As I said to my boss recently, sometimes we all decide to use an attention-grabbing byline. Of course you should say sorry at work, just as much as you should at home, or on the street when someone bumps into you (OK, the latter is just a quirk of the British character!)
So back to the topic of saying sorry in the workplace. For some inexplicable reason, saying “sorry” really is the hardest word. As human beings, we struggle to admit defeat, or worse, erroneous behaviour. But a key part of learning is to accept you were wrong, and acknowledge it to those impacted.
In our personal lives, we learn to say sorry from an early age. “Say sorry to your brother for hitting him“, our parents bemoan. Apologies come with a petulant lip and a grudging sigh. We don’t want to say sorry, but we are coerced to “do the right thing“. As we mature, we learn right from wrong, and we learn to “own our mistakes“. It’s not easy, but we learn to say sorry.
In the workplace, many people adopt a whole new approach. Saying sorry, acknowledging a wrong decision or accepting that we did not do the right thing becomes a battleground. Those who are apologise are weak, they give in, and they will never succeed. Some businesses encourage a culture of cover up (think about how many industry-wide scandals we’ve seen in the last decade), whilst others stifle dissent in an almost dictatorial way (even the term “whistle-blower” has negative connotations.) But deep down, we know that owning up to our mistakes is the right thing to do. More and more businesses adopting the “fail often, fail fast” mantra, accepting that not every action will lead to success, BUT every action should lead to learning. So at long last, the world of business has embraced the fact the to err is human. So the next time you realise you’ve made a mistake in the workplace, here’s three quick tips to fixing the situation.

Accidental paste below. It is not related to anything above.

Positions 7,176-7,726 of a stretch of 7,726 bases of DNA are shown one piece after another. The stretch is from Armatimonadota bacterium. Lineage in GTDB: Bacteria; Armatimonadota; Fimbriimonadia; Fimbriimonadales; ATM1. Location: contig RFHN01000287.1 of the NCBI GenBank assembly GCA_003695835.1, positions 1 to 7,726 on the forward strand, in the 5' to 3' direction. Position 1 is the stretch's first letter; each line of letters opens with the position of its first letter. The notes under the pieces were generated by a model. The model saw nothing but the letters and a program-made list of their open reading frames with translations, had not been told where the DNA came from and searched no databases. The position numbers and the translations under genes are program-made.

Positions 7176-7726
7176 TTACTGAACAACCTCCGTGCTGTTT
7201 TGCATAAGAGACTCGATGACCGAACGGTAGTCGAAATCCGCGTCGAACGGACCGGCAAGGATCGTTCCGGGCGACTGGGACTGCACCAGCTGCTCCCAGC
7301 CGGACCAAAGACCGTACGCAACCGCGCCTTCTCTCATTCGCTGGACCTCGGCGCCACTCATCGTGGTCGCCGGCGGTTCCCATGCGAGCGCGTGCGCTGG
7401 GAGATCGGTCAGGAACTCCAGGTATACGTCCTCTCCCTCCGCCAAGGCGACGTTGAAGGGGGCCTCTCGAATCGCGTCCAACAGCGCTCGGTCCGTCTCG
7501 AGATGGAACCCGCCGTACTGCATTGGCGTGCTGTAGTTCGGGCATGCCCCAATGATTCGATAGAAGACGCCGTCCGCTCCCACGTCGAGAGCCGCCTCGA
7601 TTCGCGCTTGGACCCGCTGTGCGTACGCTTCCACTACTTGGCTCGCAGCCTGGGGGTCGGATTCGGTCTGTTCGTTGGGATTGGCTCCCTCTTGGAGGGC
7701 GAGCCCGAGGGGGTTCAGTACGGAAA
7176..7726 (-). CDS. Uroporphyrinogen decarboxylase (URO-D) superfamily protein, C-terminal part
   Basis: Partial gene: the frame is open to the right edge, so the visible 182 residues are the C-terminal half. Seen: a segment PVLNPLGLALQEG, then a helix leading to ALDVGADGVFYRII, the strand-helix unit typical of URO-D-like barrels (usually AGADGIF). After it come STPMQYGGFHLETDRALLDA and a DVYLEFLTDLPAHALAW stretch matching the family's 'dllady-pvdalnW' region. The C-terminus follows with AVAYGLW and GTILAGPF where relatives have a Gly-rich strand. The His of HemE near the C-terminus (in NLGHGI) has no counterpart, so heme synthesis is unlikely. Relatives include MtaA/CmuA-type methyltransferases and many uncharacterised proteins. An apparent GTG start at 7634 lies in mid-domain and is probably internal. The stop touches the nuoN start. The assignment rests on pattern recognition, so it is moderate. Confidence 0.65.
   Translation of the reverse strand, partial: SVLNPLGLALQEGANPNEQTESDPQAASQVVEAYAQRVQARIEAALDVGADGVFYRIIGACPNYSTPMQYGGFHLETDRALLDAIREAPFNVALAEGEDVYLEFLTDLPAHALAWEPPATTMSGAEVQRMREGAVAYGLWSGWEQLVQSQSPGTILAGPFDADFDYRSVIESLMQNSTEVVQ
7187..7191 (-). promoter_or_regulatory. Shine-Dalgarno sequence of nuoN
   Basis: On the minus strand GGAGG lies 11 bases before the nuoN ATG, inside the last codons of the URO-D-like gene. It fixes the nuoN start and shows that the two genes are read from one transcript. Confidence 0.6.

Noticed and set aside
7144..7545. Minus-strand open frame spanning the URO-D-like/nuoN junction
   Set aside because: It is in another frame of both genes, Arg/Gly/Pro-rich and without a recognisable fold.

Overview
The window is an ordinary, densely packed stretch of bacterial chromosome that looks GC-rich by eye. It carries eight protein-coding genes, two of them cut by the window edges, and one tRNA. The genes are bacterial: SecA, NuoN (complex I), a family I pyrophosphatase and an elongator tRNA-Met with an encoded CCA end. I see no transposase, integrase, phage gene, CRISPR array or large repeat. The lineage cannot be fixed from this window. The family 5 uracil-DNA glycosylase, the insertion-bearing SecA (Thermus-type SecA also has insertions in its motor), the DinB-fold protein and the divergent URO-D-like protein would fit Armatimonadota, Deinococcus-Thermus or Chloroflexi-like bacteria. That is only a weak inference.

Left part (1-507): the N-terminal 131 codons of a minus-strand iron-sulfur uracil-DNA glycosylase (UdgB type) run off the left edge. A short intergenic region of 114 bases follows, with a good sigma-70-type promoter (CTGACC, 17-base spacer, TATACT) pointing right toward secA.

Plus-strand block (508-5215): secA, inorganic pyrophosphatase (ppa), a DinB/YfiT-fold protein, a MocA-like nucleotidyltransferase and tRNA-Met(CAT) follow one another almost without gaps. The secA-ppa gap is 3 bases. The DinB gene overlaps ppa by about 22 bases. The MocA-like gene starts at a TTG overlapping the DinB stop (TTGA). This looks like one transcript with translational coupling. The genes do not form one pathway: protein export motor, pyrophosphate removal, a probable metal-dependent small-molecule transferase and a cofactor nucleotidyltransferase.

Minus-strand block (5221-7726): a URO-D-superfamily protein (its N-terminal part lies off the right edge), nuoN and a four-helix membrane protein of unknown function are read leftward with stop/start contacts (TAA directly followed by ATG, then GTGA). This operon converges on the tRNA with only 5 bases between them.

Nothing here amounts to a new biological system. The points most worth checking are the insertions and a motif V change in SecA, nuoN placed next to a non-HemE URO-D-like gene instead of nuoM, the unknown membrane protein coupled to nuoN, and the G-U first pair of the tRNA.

Understand the impact – In the business world, the impact of any issue can be far reaching. An issue that you caused can touch multiple areas – internal and customer. When you identify an issue, by understanding the impact that this caused, you apology will be more sincere and better received.
Own it! – Human nature will often drive us to pull others into our errors. “I know I messed up, but if Bob hadn’t done X, I would never have made that mistake.” WRONG! Irrespective of Bob’s issues, you made a mistake, so be responsible and take ownerships of the impact. Sure, there may be a separate conversation to be had with Bob about his issue, but don’t dilute your apology by trying to deflect from what you did wrong.
Move on – OK, so you caused an issue, you’ve done your apologies, you’ve helped make changes, so now it’s time to move on!! Don’t dwell on the past – we all make mistakes, and good businesses will support their people through such times. Once you’ve done the apology, reflect on the considerable amount of successful tasks you have delivered and apply the learns to deliver even more.
Saying sorry isn’t difficult. No-one looses face when they acknowledge a flaw. For every mistake you make, you do 99 things brilliantly, so if you are hesitating about making that workplace apology, come on, show the humility that make you the great person you truly are!